A second test screening in Los Angeles the following week resulted in 12% positive. And then nasty letters and phone calls began to arrive at the studio. People started to complain. Loudly. The entire project was in jeopardy.

Back to the drawing board.

The 23-minute finale had to be reshot before any hope of national distribution. In it, Seymore and Audrey come out victorious and live happily ever after. And that’s how it was released. Totally saccharine.

But it worked. Rotten Tomatoes gave the movie a 90% positive based on critics’ reviews. The print media was effusive with praise. Even the late great crusty Roger Ebert gave it two thumbs up.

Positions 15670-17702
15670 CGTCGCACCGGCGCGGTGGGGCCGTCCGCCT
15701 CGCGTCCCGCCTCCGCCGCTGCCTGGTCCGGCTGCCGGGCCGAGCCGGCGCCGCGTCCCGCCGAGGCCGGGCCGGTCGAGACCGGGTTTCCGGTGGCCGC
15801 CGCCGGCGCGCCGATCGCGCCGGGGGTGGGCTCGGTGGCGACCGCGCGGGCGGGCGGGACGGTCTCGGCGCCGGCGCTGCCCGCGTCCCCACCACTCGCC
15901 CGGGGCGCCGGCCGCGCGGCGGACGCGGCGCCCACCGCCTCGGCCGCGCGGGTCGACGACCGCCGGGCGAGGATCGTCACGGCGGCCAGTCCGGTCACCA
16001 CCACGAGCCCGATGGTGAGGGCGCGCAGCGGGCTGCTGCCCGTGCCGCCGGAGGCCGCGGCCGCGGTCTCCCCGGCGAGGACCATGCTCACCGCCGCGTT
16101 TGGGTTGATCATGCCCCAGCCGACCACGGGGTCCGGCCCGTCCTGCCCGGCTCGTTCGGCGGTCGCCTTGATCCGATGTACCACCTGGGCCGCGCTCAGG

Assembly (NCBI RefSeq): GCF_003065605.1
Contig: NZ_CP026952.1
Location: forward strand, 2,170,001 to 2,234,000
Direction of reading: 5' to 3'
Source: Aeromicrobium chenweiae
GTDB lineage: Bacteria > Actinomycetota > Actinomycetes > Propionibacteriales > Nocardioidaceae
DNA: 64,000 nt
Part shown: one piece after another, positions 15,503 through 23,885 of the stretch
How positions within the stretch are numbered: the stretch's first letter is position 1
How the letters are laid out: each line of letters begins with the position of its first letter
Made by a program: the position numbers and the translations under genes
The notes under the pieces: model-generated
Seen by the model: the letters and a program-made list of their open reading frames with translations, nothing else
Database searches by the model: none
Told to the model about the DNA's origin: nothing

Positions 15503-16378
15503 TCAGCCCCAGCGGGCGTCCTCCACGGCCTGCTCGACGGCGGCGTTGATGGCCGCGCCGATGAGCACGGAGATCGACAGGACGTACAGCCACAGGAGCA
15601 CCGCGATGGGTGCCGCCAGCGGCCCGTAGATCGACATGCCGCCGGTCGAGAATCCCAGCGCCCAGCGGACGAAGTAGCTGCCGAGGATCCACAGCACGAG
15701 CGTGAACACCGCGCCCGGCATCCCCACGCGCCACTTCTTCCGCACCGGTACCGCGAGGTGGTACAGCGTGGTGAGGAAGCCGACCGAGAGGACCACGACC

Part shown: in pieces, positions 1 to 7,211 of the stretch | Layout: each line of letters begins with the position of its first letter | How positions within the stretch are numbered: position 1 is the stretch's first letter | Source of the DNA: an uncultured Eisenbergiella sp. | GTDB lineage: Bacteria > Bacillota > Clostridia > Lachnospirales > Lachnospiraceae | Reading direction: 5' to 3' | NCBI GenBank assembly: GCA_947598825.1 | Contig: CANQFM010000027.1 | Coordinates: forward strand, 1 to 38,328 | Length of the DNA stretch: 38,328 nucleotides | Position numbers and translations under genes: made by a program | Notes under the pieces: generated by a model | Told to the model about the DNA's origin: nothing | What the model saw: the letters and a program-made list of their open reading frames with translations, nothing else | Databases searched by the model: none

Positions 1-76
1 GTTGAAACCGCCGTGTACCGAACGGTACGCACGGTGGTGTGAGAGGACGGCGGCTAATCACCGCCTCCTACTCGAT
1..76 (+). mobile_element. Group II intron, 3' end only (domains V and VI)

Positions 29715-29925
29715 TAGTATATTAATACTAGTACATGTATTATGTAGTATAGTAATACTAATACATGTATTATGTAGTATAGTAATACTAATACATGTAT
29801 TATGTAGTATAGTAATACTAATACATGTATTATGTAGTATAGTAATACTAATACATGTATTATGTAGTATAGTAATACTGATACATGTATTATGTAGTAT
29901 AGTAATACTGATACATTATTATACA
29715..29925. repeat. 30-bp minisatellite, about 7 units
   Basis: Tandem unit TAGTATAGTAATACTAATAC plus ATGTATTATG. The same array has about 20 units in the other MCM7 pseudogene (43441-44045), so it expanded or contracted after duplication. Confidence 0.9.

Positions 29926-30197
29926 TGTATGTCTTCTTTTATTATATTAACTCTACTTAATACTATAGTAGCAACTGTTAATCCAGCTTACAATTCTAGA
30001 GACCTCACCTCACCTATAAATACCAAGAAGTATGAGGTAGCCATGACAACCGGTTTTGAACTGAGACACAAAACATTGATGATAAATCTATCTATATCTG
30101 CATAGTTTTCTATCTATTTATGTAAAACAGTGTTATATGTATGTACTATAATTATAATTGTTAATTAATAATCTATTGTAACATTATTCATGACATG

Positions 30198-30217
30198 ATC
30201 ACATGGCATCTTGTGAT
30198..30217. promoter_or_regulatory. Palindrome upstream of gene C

But the studio production team wanted that original dark ending back.

In 2012, copies of the first macabre ending were uncovered in storage, apparently saved from the sweepings of the cutting room floor. Within months, Little Shop of Horrors was released in DVD format as a “Director’s Cut,” the way that was at first intended: plant victory.

And (home) audiences hate it all over again.

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[Copyright 2013 @ The Alienist’s Compendium]